Ivan Hernandez - How I Chose a Replacement Valve
I won’t slow down. Science should speed up. @ivebeenivan
After four different medical opinions from four different surgeons, I found myself sitting at home still undecided on a replacement mitral valve. Cow, pig, artificial? Horse and human valves were other rarer options. There was also a new-ish lap band type procedure where my leaky valve could be clipped to close a bit better and possibly delay the need for replacement surgery.
My first surgery was an attempted repair on a severely regurgitating mitral valve. Less than four years later, the repair failed and this was to be my second surgery to replace it. As a very active and healthy 37-year-old, I felt confused, frustrated and deceived. The repair was supposed to last 10 or more years and many patients had even gone on to 20! But here I was staring at three little rings gambling on the fate of my next decade.
I embarked on a valve opinion tour. My original surgeon recommended a bovine pericardial (cow) valve. A local surgeon, confidently and without knowing my lifestyle, stated an artificial valve was best. Another suggested a porcine (pig) valve, but was also aligned with my original surgeon’s take. The last one left it entirely up to me.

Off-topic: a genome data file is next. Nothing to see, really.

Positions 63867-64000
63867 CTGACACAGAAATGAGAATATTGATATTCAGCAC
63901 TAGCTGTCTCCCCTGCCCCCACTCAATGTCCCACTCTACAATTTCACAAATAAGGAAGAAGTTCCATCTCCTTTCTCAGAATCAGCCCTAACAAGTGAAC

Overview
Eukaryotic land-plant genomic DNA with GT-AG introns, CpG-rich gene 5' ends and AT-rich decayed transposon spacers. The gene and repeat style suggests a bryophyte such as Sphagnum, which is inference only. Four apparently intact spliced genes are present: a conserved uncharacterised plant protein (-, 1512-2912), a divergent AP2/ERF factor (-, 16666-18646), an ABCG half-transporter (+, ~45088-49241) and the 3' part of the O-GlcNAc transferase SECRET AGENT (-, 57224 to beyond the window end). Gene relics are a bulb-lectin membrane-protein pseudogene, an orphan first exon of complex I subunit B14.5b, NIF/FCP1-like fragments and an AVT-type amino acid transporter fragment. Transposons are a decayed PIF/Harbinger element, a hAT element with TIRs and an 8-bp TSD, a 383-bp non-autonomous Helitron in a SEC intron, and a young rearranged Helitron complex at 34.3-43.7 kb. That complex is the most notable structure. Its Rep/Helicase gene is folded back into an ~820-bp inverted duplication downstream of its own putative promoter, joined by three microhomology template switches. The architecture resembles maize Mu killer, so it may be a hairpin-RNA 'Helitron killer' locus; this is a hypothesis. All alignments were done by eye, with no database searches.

More undecided than ever, I went home and loaded all of their comments into a spreadsheet. Then, I Googled the durability and success rates of heart valves. Here is what I found… Horse and human valves are not easily accessible. Cow valves are constructed from cow tissue that is shaped into valves and is very tough. Pig valves are actual heart valves and behave most like human valves. Artificial valves are made of carbon or titanium materials. Cow and pig valves don’t require you to take blood thinners, but don’t last forever. Artificial valves last forever, but require you to take blood thinners for life As for the lap band, it’s only recommended for patients who are too frail to undergo surgery.
After some soul searching, the answer came easy. Even though the “general rule” of valve replacements was that younger patients should get artificial valves to avoid additional surgeries, I would have to be less active due to the risks that come with blood thinners. I gambled on the evolution of medicine - a very large pig’s valve that would give me the option to, hopefully after 10+ years, have a catheter valve-in-valve procedure that will be even less invasive than minimally invasive valve surgery is today.